The spin selection rule is valid to the extent to which spin and orbital functions can be separated rigorously. The selection rule is relaxed and the rate of ISC is strongly increased by spin–orbit coupling (SOC), namely the interaction of electron spin with the orbital magnetic moment. The SOC and thus the rate of ISC increases when (i) heavy atoms are present (spin–orbit coupling is directly proportional to Z,4 where Z is the atomic number); (ii) the involved singlet and triplet states belong to different electronic configurations, according to El-Sayed rules; (iii) the energy difference between the involved electronic states is low.16–18 The energy separation between the singlet and triplet states of a given electronic configuration arises from the repulsion experienced by neighboring electrons. When the electronic transition is (n → π*), the two orbitals barely overlap since they lie in orthogonal planes, so that the singlet-triplet splitting is small. The same holds true for electronic transitions with charge-transfer character, i.e. electronic transition in which an electron is transferred from an orbital mainly localized on the electron donating moiety to another orbital mainly localized on the electron acceptor moiety, since the spatial orbital overlap is limited. On the other hand, the splitting of singlet-triplet states deriving from (π → π*) transitions is relatively large since the orbital overlap is considerable.

SOC is not the only mechanism to promote ISC: hyperfine interaction, i.e. the magnetic interactions between electronic and nuclear spins, is an alternative mechanism. The name derives from the hyperfine splitting of the peaks observed in EPR (electron paramagnetic resonance) spectra. The main nuclear spin present in organic molecules is related to protons, so that it is also named proton hyperfine interaction. ISC promoted by hyperfine interaction is particularly important in the case of radical centers well separated in space or biradicals where SOC is not operative (see below the discussion on radical pair inter system crossing).

The choice of a proper triplet photosensitizer is dictated not only by the efficiency of population of the lowest triplet excited state, but also by: (i) the energy of the lowest triplet excited state; (ii) the redox properties of the dye; (iii) the absorption range and photostability of the dye. It is worth noting that the energy level of the lowest triplet state is usually lower by 25–30% compared to the lowest singlet excited state, e.g. in the case of BODIPY dyes, so that there is an unavoidable energy loss between excitation energy and resulting position of the sensitizing excited state. This parameter should be considered when choosing the proper triplet sensitizer.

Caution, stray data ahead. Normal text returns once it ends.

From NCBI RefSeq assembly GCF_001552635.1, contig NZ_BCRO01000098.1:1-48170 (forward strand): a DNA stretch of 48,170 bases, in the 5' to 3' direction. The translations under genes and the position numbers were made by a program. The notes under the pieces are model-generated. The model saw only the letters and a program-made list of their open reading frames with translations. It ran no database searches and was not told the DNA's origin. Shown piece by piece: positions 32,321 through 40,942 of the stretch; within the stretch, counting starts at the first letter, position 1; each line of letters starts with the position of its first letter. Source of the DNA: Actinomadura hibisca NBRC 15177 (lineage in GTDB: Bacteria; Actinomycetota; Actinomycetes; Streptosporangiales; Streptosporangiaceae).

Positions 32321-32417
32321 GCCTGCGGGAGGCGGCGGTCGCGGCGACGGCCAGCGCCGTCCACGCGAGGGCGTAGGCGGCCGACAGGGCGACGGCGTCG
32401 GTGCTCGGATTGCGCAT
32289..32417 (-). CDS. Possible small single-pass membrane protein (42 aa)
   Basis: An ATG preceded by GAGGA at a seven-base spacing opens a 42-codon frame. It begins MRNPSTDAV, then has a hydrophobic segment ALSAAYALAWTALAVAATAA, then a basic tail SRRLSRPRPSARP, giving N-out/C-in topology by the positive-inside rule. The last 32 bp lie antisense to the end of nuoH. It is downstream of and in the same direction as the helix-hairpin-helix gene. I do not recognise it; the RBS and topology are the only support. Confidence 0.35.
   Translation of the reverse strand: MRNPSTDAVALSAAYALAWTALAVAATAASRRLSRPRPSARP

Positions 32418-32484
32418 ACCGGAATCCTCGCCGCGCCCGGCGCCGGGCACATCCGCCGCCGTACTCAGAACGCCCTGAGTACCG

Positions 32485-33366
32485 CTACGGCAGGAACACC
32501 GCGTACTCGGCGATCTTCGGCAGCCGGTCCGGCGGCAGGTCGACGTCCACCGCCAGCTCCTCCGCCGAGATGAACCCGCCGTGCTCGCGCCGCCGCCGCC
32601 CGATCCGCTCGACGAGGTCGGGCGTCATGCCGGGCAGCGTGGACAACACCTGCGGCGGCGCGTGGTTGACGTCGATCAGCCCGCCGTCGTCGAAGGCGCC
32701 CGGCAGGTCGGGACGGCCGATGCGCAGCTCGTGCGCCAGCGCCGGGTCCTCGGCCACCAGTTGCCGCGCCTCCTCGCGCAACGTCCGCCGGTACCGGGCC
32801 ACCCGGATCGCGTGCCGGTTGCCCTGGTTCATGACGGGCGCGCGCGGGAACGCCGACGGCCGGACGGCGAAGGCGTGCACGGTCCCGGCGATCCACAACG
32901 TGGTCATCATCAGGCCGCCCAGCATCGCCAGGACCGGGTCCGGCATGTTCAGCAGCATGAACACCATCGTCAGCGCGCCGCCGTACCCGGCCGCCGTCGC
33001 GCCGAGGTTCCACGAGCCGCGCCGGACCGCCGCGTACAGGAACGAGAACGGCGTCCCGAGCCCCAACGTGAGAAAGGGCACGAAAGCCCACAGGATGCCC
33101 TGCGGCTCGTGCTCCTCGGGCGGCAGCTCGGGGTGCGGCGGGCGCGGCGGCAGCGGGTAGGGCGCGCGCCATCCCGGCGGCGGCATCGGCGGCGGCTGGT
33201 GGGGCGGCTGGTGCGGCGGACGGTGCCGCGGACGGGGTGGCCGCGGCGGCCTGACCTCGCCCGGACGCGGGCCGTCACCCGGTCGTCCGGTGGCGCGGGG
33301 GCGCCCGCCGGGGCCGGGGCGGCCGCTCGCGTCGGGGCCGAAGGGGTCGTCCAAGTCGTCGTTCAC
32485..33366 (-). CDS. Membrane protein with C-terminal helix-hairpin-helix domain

In the following, we will discuss two main approaches for efficient ISC, namely halogenation and charge transfer, showing that they are general approaches already implemented for other organic dyes. Other paths, such as the presence of twisted π-systems as in the cases of C60 (ref. 19) and helicenes,20,21 will not be discussed in this review; interested readers can refer for instance to recently published reviews.22,23


The presence of halogen atoms, particularly iodine or bromine in an organic molecule strongly increases the spin–orbit coupling by heavy atom effect, particularly when the heavy halogen atom is part of the chromophoric unit, meaning that the HOMO and/or LUMO orbitals extend to the halogen atom.

One representative example is that of xanthene derivatives (Scheme 1). While fluorescein is a recognized fluorescence standard (ΦFLUO = 97%),24 its halogenated counterparts are well-established triplet photosensitizers. The incorporation of progressively heavier halogen atoms into the fluorogenic core increases the rate constant of S1 → T1 ISC and, as a consequence, their fluorescence quantum yield decreases. Eosin Y exhibits a fluorescence quantum yield ΦFLUO of 69% and for erythrosin B ΦFLUO further decreases to 8%.25 Accordingly, the triplet quantum yield of eosin Y is 33% and that of erythrosin B is 83%.24